Detecting Soft-Tissue Injuries in the Hoof: Ultrasound vs. MRI

Ultrasound is a useful screening tool for assessing some deep digital flexor tendon lesions, but it could cause veterinarians to underestimate navicular bursa and collateral sesamoidean ligament lesions.
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Ultrasound of equine deep digital flexor tendon
An ultrasound showing a dorsal tear in the lateral lobe of the deep digital flexor tendon. | Photo: Courtesy Dr. Myra Barrett

Horse hooves might be hard on the outside, but they contain many soft-tissue structures within. When horses sustain injuries to these structures, veterinarians rely on imaging to diagnose. Unfortunately, said Myra Barrett, DVM, MS, Dipl. ACVR, “the foot is particularly challenging to image—there are only so many ways we can see it.”

The gold standard is MRI. However, it’s cost-prohibitive for some owners and not all veterinarians have access to a unit. Radiography can reveal problems in the hoof, but it’s more useful for bony structures than soft tissue. And ultrasound is useful for imaging tendons and ligaments in other areas of the body, but it hasn’t been clear how it stacks up to MRI for imaging the hoof.

So Barrett, an assistant professor of veterinary diagnostic imaging at Colorado State University’s (CSU) College of Veterinary Medicine and Biomedical Sciences, in Fort Collins, and colleagues set out to compare the two. She presented the results of her prospective study at the 2017 American Association of Equine Practitioners Convention, held Nov. 17-21 in San Antonio, Texas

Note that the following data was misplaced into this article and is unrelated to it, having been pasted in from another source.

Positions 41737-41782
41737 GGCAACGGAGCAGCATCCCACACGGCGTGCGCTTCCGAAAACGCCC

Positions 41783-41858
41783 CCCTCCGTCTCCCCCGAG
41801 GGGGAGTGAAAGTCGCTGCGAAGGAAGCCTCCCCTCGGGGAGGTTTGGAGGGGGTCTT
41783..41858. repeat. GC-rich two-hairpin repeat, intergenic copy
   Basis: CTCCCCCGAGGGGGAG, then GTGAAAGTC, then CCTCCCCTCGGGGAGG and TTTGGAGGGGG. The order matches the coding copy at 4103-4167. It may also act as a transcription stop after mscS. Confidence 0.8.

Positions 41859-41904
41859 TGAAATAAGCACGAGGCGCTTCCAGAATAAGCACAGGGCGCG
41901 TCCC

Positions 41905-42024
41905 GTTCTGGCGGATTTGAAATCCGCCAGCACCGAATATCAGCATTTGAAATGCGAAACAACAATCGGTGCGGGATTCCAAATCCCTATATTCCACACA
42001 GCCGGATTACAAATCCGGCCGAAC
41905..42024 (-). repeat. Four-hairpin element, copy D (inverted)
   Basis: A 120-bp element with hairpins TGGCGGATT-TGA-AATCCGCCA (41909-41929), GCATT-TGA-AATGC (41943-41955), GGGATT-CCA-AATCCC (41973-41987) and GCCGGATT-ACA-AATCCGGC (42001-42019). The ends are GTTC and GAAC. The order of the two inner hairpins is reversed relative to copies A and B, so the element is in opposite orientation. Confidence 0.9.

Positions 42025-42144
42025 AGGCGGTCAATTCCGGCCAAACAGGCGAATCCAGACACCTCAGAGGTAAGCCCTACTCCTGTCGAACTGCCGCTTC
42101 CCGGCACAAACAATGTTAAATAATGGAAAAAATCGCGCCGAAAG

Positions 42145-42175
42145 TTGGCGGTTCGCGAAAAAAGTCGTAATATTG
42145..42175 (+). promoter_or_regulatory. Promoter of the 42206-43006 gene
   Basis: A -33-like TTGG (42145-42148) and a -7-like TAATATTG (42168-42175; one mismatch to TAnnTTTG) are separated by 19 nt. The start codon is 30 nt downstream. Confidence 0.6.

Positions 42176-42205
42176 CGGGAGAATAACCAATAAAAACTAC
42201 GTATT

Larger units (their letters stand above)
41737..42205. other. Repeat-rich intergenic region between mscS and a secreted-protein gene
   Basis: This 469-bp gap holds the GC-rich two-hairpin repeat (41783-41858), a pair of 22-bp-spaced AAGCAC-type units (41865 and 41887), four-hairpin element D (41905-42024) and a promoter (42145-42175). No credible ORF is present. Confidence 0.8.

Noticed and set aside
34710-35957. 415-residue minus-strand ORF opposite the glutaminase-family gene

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Erica Larson, former news editor for The Horse, holds a degree in journalism with an external specialty in equine science from Michigan State University in East Lansing. A Massachusetts native, she grew up in the saddle and has dabbled in a variety of disciplines including foxhunting, saddle seat, and mounted games. Currently, Erica competes in eventing with her OTTB, Dorado.

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